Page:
The attacks on the bar have been tied to organized ultranationalist, neo- nazi groups, including one named “Dark Ravens Armenia,” said to be responsible behind the bombing and subsequent vandalisms. The preparation of the counter protesters was a clue that the attack at the march was from more than a group of rowdy men, said Matosian.
“All their signs were uniform thus the thought that were were not random people, but an organized, backed up mass and financed as well.”
The diversity’s marchers signs were hand written, she said, adding that in one instance when she arrived at a police station after three young people were caught vandalizing DIY after the initial attack, the parents of the attackers attested that their sons belonged to neo-fascists groups.
“We got very worried because we understood that there is a force and groups behind this vandalism.”
While the young men perceived the march as a ‘gay parade,’ activists insist it was to celebrate diversity and tolerance.
“It was not a gay parade. It was not a march for homosexual rights,” Matosian said.
Yelena Osipova, who blogs at Global Chaos was also at the march and posted a full account, including video, of what she saw in a post titled, “Diversity March in Yerevan Hijacked by Ultranationalists.”
“The Armenian Constitution does ensure human rights and equality before law of all its citizens (Articles 14 and 14.1),” she wrote. “Despite that, however, it is clear that the majority of the public does not care about the law and still believes in the superiority of the its conservative and rigid social values in this case.”
Priests also showed up at the march, praising “patriotic youth” “who had gathered there to demonstrate their devotion to God and their nation,” she continued.
Nareg Seferian, writing in the Armenian Weekly in an article titled, “A Good Day for Homophobia in Yerevan,” noted a young man who exclaimed his disdain for rule of law by saying he “spit on the constitution.”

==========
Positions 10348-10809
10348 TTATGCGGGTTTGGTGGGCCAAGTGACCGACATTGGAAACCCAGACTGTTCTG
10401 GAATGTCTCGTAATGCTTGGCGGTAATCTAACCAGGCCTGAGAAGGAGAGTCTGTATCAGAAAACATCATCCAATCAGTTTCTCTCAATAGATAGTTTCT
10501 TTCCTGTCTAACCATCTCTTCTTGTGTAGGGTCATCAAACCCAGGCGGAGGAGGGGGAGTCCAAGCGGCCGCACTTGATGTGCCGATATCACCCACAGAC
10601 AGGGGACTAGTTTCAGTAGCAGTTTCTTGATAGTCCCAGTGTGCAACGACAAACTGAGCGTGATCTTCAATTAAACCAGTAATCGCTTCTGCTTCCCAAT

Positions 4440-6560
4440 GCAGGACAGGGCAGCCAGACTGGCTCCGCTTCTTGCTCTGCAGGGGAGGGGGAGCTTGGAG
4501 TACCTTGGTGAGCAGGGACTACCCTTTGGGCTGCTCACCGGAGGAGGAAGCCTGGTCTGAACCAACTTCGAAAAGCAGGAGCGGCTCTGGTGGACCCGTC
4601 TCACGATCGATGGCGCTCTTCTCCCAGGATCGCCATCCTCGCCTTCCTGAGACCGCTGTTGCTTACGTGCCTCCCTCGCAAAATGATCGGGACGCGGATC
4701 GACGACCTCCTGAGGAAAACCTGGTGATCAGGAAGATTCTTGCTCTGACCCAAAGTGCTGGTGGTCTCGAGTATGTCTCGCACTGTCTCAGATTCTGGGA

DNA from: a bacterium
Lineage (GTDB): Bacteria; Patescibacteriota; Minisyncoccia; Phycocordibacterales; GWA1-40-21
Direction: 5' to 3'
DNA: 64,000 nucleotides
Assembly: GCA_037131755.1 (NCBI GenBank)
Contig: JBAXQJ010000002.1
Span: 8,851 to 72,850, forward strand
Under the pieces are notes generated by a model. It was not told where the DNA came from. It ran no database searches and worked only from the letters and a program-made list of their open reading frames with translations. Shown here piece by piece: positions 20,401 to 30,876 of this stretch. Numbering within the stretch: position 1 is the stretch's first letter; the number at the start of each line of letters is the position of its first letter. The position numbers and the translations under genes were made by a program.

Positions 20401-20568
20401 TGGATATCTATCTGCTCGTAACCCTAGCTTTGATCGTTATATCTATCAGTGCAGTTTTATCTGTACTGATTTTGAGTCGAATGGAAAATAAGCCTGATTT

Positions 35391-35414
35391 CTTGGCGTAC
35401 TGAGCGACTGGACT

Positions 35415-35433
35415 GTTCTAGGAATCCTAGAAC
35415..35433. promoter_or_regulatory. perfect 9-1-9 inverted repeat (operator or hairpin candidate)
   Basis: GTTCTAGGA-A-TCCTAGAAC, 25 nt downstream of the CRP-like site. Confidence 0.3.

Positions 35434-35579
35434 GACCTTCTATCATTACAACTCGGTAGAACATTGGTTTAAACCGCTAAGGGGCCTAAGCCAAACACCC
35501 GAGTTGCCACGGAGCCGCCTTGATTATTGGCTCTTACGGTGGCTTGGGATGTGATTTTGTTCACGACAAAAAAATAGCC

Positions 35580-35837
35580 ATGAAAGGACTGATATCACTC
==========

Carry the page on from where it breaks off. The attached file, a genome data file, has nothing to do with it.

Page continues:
While activists in the country attempt to make headway, the support of arson attacks by authority figures and distortion in local media, many of whom focused on the counter protesters and mislabeled the event as a gay parade, makes their work difficult.
“One thing must be done at government level and professional level –dispell the ignorance and condemn prejudice, discrimination, punish hate crimes,” Matosian said. “We should not here or read commentary from sexologists and other so called experts that homosexuality is a disease that can be spread, and people get contaminated just b y listening to the topic. Or that gays can influence the sexual orientation of young people, and that gays do propaganda to recruit people.”
Kayserian said she hopes the confrontation does not deter activists from their goals. “We cannot afford to lose progressives in this country,” she said. “We have to think of more strategies of dealing with these issues and we have to be patient.”
Our anonymous source echoed the sentiments.
“I continue to believe that the fascists are in the minority in this country, or I would leave Armenia,” he said. “Like the U.S., Armenia has its share of fanatics. I have many friends here that do not like homosexuality but would never resort to violence or intimidation to oppose it.”
Today, Armenia’s Human Rights Defender Karen Andreasyan condemned [in Armenian] the violence against the country’s LGBT community as well as the public statements from officials in support of the attack. The Gay and Lesbian Armenian Society of Los Angeles also released a statement condemning the attacks, calling them “clear examples of discrimination and oppression based solely on a person’s sexual orientation.”
They also called on the reprimanding and dismissal of the supporting officials.”Let not those who have faced the reality of intolerance and hatred inflict it upon others, no matter what the ‘context of our societal and national ideals,'” they said.